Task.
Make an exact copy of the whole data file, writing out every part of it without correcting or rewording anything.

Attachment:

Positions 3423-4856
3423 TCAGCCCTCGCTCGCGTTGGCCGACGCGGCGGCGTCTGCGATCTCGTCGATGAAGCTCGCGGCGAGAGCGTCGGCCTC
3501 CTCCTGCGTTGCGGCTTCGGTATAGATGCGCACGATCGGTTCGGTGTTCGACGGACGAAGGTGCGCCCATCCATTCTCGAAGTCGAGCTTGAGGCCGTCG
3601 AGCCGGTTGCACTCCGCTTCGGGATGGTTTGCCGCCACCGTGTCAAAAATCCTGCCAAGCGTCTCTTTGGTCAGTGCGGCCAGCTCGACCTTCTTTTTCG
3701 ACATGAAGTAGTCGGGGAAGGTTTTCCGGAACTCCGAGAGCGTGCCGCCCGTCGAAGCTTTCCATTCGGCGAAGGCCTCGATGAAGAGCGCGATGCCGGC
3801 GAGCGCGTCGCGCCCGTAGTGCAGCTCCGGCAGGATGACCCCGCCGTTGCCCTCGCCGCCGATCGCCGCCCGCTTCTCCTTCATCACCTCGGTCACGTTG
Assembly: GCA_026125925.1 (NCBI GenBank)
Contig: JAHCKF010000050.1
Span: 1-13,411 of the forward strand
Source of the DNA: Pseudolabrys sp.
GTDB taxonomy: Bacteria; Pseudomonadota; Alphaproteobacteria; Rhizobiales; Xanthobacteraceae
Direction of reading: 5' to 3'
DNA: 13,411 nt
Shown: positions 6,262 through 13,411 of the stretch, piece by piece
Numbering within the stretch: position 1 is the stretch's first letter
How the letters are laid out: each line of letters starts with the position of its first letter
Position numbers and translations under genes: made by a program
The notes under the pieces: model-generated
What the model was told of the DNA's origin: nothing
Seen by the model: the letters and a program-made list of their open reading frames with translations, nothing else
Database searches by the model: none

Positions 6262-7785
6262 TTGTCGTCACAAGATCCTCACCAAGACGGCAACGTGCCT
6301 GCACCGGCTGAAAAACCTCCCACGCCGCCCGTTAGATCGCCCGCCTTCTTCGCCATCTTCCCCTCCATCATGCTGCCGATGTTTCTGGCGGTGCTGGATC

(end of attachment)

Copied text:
Positions 3423-4856
3423 TCAGCCCTCGCTCGCGTTGGCCGACGCGGCGGCGTCTGCGATCTCGTCGATGAAGCTCGCGGCGAGAGCGTCGGCCTC
3501 CTCCTGCGTTGCGGCTTCGGTATAGATGCGCACGATCGGTTCGGTGTTCGACGGACGAAGGTGCGCCCATCCATTCTCGAAGTCGAGCTTGAGGCCGTCG
3601 AGCCGGTTGCACTCCGCTTCGGGATGGTTTGCCGCCACCGTGTCAAAAATCCTGCCAAGCGTCTCTTTGGTCAGTGCGGCCAGCTCGACCTTCTTTTTCG
3701 ACATGAAGTAGTCGGGGAAGGTTTTCCGGAACTCCGAGAGCGTGCCGCCCGTCGAAGCTTTCCATTCGGCGAAGGCCTCGATGAAGAGCGCGATGCCGGC
3801 GAGCGCGTCGCGCCCGTAGTGCAGCTCCGGCAGGATGACCCCGCCGTTGCCCTCGCCGCCGATCGCCGCCCGCTTCTCCTTCATCACCTCGGTCACGTTG
Assembly: GCA_026125925.1 (NCBI GenBank)
Contig: JAHCKF010000050.1
Span: 1-13,411 of the forward strand
Source of the DNA: Pseudolabrys sp.
GTDB taxonomy: Bacteria; Pseudomonadota; Alphaproteobacteria; Rhizobiales; Xanthobacteraceae
Direction of reading: 5' to 3'
DNA: 13,411 nt
Shown: positions 6,262 through 13,411 of the stretch, piece by piece
Numbering within the stretch: position 1 is the stretch's first letter
How the letters are laid out: each line of letters starts with the position of its first letter
Position numbers and translations under genes: made by a program
The notes under the pieces: model-generated
What the model was told of the DNA's origin: nothing
Seen by the model: the letters and a program-made list of their open reading frames with translations, nothing else
Database searches by the model: none

Positions 6262-7785
6262 TTGTCGTCACAAGATCCTCACCAAGACGGCAACGTGCCT
6301 GCACCGGCTGAAAAACCTCCCACGCCGCCCGTTAGATCGCCCGCCTTCTTCGCCATCTTCCCCTCCATCATGCTGCCGATGTTTCTGGCGGTGCTGGATC